Road Network Operations
& Intelligent Transport Systems
A guide for practitioners!

You are here

Integrated Operations

Road users want a safe, reliable, seamless journey. They are not interested in the geographical boundaries between one road owner and another, just a safe and predictable journey from point A to point B. However, journeys are made across geographical boundaries, most likely using roads that are owned and managed by more than one road or traffic agency, or which are the responsibility of different administrations.

When things go wrong – bad weather, accidents, congestion, roadway repairs and other incidents – road users expect “the authorities” to take action to minimise the inconvenience. In addition road users have come to expect smooth inter-modal transfers for passengers and freight at transfer points and international gateways – bus, rail and tram stations, ferry-terminals, airports, inland waterway and seaports and road-rail terminals.

By implication, road network operations that are fully integrated over a wide area:

  • need to be multi-modal and multi-jurisdictional
  • are local,  regional, national and international
  • involve local, regional and national authorities, and their concession-holders
  • use different levels of infrastructure (local, suburban, rural and national)
  • involve cooperation between agencies on traffic management and traveller information

Integrated road network operations are characterised by the involvement of many organisations in the delivery of road network services to road users. Exactly which organisation and agencies have to be involved will depend on a number of factors, among them:

  • the nature of the road operations that are required, most importantly safety, congestion management, traffic and travel information, incident response
  • which organisations have responsibility for different parts of the road hierarchy (such as freeways, urban expressways, other highways and urban roadways) and for different function (such as control room staff, mobile patrols, and enforcement of traffic laws)
  • the geographical extent of those organisations’ responsibilities and the operational interfaces that are needed with adjacent areas
  • any significant transport mode interchanges that have to be served (bus and transit stations, ports, airports, freight distribution hubs, railway stations)
  • whether there are enterprises that generate large concentrations of traffic on the network, either by location and/or at particular times (such as quarries and other mineral extraction, freight distribution centres, sporting arenas, recreational areas, and major shopping centres)
  • the nature of the traffic mix using the network – some classes of traffic such as freight movements or international traffic may present special needs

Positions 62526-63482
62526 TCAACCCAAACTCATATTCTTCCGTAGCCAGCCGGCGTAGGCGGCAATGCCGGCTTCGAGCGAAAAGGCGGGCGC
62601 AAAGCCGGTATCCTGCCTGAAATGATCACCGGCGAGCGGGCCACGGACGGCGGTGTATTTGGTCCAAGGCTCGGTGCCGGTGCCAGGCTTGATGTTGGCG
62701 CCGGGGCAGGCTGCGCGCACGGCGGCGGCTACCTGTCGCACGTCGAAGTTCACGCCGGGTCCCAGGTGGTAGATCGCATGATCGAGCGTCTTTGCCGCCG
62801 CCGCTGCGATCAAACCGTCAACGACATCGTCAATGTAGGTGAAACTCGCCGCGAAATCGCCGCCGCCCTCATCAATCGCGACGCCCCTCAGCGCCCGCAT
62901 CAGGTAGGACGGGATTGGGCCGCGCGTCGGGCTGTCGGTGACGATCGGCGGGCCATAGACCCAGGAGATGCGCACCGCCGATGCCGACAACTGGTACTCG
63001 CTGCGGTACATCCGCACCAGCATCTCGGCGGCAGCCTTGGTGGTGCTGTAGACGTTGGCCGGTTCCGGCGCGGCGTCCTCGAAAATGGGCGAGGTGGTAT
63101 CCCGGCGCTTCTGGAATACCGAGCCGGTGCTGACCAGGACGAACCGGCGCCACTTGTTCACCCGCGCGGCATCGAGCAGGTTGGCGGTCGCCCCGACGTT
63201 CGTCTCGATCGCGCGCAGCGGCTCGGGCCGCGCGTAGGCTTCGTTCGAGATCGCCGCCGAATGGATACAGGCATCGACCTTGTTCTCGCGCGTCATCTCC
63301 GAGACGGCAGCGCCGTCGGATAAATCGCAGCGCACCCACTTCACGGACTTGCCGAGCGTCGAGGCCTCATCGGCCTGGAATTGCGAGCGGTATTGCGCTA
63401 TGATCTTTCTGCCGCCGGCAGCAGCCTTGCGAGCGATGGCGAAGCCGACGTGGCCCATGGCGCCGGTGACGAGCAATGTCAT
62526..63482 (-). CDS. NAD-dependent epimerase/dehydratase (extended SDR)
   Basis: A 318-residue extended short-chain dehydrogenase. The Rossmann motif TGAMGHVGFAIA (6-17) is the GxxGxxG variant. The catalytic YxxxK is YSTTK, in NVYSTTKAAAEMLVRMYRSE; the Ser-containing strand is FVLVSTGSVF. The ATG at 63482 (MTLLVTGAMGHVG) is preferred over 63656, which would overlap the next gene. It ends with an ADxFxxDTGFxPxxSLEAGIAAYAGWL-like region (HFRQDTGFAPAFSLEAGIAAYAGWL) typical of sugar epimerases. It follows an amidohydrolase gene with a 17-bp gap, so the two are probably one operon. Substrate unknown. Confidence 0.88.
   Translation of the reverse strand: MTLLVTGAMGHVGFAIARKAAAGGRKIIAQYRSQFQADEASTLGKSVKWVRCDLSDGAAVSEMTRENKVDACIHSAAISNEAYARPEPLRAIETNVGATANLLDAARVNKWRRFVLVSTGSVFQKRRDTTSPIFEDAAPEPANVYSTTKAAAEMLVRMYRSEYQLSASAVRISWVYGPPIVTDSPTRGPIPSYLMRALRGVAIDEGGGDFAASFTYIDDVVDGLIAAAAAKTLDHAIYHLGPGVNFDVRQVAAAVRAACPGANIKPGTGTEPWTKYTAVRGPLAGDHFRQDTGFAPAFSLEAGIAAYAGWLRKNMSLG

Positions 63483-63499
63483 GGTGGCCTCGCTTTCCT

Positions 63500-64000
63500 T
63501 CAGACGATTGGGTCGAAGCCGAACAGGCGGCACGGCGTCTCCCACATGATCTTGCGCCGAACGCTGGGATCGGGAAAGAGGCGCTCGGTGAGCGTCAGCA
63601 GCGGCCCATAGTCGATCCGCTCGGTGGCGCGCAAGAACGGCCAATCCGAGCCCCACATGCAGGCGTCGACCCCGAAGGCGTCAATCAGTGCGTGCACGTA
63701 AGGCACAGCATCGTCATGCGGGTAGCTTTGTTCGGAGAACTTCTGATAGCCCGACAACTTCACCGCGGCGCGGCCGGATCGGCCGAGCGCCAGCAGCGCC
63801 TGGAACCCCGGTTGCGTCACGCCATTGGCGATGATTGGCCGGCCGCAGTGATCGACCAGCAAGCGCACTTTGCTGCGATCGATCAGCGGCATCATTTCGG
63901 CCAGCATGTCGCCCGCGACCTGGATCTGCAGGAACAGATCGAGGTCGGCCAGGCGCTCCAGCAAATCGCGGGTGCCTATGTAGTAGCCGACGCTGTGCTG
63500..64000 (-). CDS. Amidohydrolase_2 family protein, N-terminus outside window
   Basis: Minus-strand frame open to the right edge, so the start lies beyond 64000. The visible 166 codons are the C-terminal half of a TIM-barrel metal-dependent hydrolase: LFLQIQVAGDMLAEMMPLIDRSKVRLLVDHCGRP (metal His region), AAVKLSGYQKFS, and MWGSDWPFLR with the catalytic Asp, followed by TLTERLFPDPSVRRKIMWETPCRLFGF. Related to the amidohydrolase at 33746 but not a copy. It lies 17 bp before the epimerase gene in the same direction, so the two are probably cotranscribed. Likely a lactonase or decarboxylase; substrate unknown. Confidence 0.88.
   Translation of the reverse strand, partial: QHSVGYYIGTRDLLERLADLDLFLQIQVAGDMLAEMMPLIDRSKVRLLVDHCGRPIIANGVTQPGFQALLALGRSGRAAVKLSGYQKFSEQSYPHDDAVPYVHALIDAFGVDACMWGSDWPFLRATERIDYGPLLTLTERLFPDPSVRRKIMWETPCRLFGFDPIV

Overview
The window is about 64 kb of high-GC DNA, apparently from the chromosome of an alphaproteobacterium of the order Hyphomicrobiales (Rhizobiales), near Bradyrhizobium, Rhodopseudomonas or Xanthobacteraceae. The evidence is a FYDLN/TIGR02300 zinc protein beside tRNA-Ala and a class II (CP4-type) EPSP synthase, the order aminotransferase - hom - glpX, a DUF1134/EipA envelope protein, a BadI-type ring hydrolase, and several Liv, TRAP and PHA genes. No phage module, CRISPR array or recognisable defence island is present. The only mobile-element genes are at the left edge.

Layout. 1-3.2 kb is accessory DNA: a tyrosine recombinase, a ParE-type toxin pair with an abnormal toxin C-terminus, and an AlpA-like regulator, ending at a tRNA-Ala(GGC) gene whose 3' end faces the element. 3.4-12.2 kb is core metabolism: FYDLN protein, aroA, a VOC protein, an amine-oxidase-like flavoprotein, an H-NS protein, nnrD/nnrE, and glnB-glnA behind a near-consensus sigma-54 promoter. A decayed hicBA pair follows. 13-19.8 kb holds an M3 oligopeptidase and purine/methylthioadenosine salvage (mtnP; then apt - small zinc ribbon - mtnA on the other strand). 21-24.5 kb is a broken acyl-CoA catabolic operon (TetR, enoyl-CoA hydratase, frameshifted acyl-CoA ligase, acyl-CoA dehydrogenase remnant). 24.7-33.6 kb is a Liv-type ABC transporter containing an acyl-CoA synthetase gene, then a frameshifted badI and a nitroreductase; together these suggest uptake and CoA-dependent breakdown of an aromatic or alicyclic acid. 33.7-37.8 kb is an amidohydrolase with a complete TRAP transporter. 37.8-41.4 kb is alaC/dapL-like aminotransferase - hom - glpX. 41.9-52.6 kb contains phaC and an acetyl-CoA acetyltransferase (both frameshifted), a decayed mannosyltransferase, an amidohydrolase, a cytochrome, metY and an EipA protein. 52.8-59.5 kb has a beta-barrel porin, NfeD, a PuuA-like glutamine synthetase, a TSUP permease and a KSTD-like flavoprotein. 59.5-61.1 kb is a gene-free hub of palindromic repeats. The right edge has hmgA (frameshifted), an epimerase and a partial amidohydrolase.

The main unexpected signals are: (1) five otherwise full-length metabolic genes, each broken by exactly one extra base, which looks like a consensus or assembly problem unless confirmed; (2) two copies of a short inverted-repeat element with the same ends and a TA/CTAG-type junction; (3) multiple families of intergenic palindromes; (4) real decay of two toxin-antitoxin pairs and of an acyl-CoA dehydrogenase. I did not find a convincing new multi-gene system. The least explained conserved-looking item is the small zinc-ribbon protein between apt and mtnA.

Effective road network operations therefore demand functional, organisational and inter-jurisdictional coordination, in order to secure cooperation, integration and interoperability of traffic operations within a given geographic region and with its neighbours.

Effective consultation and on-going cooperation is needed between all the partners concerned: police, call-out services, control centre operators, etc. Moreover, as traffic demand grows and road network operations become more sophisticated the operational needs increasingly need to be taken into account in the design and development stage of the infrastructure.

Area-wide integrated network operations combine the common goals of road management - to improve traffic safety and traffic fluency - with better end-to-end journey times, journey time reliability, driver safety and comfort. A proper route hierarchy, signage and navigation have an important part to play. In addition, increasing efforts are being made to minimise adverse environmental impacts like traffic noise, fumes, NOx and carbon emissions and community severance effects.

In summary, the essential features of an integrated approach to road network operations are as follows:

  • coverage of a network that has its geographical limits defined according to the road users’ needs, not by administrative boundaries
  • connections between operations that may be multi-modal, multi-jurisdictional, multi-national (possibly involving local, regional, national authorities and concession-holders, depending on the locality)
  • operations that will integrate different levels of the road hierarchy in response to patterns of use and traffic demand (rural, local or national roads)
  • institutional and organisational arrangements that can achieve effective interaction and inter-agency cooperation on traffic management, traffic control and travel information

The logical outcome of this shared responsibility is the need to establish partnerships. In their organisational, financial and legal aspects, partnerships are often beset with very challenging issues. Not only is it necessary to analyse the particular needs, operational constraints and priorities of each party but it is also essential to define a clear division of roles and responsibilities among the partners, be they from the public or private sectors. Through this approach, the best options for the functional, logical and physical architecture can be drawn up and formalised as the institutional framework for integrated operations (See Inter-Agency Working).

Reference sources

No reference sources found.